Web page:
Tips for writing assignments

Writing is a task that no two people do the same way.
However, there are some logical steps that every writer seems to follow in the creation of a paper. The process described here outlines those basic steps.


Steps:
Step 01. Analyze and define the topic or question:
• Analyze the topic or question if it is already set – what EXACTLY is the lecturer asking you to do?

• If answering a set question, use the Subject-Angle-Process method of analysis.

• If writing on a general topic, consider making it into a question as a specific question is easier to research and write on than a general topic.


Step 02. Identify some key ideas:
• Look at course outlines, lecture notes, tutorial/seminar readings to identify key themes of the course.

• Use brainstorming or mind-mapping techniques to identify key ideas.


Step 03. The first literature search:
• Based on the topic and the brainstorming session, identify some KEYWORDS with which to search library catalogues, abstracts and databases for material.

• Pay particular attention to journals in the general field – skim back issues.

• Cover the key writers in the field – how can you identify these?

• Ask your lecturer/tutor to recommend articles, books.


Step 04. Read:
• Initially, it may be useful to go over the seminar/recommended readings on the topic or set question before looking at the materials discovered during independent research.

• Read to obtain an overview of what people are writing on the topic: where are the debates within this topic? What are the key issues of these debates? Are there any key theorists writing on the topic? What evidence is being used to justify each position or interpretation of the topic?

• Take careful notes as you read.


Step 05. Formulate your argument in relation to the topic:
• Try to express your argument or position in one clear sentence, e.g., “It is argued that . . .”.

• The argument requires supporting evidence and ideas.

• Next, consider what things you need to do to persuade the reader of your position. Will you need to define key terms, compare and contrast, critically evaluate the literature, provide background context, analyze a case study, and so on? Once you have thought of the things you will do, this is called the structure of argument and it provides a potential outline of the main sections of the essay.


Step 06. Develop the preliminary outline of the essay:
• The first division of your topic into parts represents your view of what is important in these debates: this is your preliminary analysis.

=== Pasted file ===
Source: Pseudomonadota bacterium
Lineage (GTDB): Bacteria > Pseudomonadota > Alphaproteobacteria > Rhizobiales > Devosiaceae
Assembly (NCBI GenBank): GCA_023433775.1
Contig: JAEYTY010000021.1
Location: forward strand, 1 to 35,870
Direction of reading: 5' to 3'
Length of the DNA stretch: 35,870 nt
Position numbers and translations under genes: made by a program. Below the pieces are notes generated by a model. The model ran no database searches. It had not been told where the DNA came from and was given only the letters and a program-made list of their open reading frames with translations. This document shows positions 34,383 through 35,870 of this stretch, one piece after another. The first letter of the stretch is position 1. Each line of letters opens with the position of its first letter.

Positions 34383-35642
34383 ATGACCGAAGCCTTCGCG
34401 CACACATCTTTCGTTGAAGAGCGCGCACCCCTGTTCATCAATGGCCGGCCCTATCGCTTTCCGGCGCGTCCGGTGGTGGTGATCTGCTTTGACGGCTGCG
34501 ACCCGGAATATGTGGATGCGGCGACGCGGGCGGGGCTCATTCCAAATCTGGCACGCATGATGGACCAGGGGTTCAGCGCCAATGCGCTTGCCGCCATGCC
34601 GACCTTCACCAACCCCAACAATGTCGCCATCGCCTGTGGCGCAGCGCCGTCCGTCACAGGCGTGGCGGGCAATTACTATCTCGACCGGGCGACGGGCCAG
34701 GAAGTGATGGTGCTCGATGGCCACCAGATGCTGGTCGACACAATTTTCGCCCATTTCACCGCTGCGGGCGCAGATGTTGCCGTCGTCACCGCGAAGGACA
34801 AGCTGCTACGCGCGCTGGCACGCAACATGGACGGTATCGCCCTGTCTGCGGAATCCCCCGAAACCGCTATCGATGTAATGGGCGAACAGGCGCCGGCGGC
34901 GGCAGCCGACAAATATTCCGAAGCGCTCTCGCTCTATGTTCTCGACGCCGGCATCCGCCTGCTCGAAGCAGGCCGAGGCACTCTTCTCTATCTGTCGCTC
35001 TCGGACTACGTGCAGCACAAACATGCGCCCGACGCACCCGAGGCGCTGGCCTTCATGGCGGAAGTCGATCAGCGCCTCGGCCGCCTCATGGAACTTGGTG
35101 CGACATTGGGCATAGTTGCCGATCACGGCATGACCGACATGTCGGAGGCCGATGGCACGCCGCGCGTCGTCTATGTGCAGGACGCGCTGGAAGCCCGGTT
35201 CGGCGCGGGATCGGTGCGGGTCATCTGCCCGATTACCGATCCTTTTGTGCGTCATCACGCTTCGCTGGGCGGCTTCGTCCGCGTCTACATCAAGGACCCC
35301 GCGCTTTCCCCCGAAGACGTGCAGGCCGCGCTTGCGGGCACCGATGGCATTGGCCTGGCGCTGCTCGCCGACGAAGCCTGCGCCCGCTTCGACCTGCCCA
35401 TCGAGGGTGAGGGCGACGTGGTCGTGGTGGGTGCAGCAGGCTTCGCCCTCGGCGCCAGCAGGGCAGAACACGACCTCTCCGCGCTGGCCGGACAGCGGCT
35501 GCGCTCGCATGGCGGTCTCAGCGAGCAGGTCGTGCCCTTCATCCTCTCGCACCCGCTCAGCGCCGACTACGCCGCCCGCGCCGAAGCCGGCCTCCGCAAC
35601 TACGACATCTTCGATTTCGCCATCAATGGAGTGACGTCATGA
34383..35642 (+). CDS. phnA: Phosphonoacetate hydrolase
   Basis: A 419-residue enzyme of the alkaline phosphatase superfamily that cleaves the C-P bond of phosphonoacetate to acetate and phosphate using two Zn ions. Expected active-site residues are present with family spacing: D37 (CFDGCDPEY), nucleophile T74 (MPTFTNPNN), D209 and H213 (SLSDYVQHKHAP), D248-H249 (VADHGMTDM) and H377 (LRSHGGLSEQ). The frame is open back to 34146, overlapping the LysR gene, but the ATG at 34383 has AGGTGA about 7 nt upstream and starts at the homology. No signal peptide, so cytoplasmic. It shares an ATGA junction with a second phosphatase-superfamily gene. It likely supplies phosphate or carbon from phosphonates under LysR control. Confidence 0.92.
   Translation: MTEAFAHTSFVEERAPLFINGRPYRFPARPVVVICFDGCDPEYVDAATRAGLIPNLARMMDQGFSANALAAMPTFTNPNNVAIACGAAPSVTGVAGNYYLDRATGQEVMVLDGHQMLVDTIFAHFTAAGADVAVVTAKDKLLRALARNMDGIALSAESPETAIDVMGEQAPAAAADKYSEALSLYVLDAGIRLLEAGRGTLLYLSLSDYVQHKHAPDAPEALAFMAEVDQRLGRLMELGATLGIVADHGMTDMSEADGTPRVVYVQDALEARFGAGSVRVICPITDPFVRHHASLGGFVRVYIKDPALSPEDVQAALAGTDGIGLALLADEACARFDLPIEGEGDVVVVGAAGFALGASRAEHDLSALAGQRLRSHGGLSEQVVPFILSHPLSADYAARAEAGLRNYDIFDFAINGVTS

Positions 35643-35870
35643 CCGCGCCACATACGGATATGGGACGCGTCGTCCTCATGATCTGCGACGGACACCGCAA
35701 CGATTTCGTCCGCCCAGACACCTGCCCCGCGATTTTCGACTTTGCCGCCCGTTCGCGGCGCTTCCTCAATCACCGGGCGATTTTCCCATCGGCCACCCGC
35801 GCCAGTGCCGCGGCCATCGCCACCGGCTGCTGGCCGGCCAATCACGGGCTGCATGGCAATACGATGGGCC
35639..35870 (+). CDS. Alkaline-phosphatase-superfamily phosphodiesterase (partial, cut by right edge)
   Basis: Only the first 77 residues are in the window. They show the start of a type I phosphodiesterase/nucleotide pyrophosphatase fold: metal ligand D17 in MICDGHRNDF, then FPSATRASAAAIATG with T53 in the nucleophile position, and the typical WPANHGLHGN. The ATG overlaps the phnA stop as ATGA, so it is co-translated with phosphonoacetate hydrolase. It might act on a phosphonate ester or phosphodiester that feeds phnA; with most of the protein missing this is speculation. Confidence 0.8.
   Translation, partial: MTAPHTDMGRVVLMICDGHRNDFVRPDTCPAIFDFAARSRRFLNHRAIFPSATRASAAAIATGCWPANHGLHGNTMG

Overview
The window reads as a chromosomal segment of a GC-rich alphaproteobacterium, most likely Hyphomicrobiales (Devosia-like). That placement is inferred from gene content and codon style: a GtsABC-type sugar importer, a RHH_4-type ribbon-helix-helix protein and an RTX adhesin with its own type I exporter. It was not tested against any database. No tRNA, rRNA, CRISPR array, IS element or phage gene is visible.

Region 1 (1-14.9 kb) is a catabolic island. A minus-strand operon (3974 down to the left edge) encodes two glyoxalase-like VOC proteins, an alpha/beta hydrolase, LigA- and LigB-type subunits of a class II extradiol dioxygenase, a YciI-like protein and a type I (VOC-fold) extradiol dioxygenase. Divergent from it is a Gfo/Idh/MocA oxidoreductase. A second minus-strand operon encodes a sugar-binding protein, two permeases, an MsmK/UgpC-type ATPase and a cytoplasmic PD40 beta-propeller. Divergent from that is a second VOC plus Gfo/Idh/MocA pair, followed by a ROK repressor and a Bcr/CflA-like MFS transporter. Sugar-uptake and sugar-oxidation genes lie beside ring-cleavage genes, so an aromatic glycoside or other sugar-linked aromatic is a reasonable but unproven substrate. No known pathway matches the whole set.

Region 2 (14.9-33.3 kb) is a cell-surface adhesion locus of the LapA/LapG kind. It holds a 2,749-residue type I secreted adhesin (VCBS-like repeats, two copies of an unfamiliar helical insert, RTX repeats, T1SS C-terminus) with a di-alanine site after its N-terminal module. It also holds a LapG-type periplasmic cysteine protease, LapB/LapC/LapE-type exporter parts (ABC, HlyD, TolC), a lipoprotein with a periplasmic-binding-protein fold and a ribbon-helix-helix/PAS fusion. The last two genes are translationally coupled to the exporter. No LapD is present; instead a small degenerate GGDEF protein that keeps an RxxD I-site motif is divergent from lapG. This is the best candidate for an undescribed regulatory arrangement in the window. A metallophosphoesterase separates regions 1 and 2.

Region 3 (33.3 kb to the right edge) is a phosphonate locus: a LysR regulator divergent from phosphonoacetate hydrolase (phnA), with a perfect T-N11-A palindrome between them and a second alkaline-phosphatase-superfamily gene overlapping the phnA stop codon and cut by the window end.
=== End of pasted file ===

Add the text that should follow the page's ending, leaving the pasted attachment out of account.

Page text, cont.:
• Keeping the required length of the essay in mind, transfer key ideas and supporting ideas from the brainstorm session to a linear structure (outline). This outline is the bare bones of the essay.

• Prepare a more detailed outline – with a section and sub-section plan.

• Expand or contract the outline to suit the length required – add or delete main points, supporting points, the evidence you will use to explain and support them, potential responses to counterarguments or challenges to your position.

• Remember: you may need to read more in order to flesh out your ideas.


Step 07. Write the first draft - for yourself:
• The purpose of this draft is to work out what you think about the topic, in relation to what you have read.

• Try to write it all in one go: BODY, CONCLUSION then INTRODUCTION last? Which order do you prefer?


Step 08. Do some more focused reading:
• Identify where you need more information.

• Widen/extend/narrow your literature search for more material.

• Find examples to support your main points.


Step 09. Take a break:
• Put some critical distance and time between yourself and your work.


Step 10. Revise first draft, complete second draft - for your reader:
• Give this draft to someone else for comments and feedback, for example, a friend, your partner, a fellow student, or an ASLC adviser. Take note of their comments.


Step 11. Edit
• Use a checklist for editing the final draft, which incorporates formatting requirements as well as things you know you often have problems with, e.g., referencing, expression, etc.


Step 12. Hand it in and reward yourself!
• Go to a movie

• Eat out

• Spend the day watching television

• Buy a CD

• Relax

• Go swimming

• Head off to Sydney

• Write another one : )

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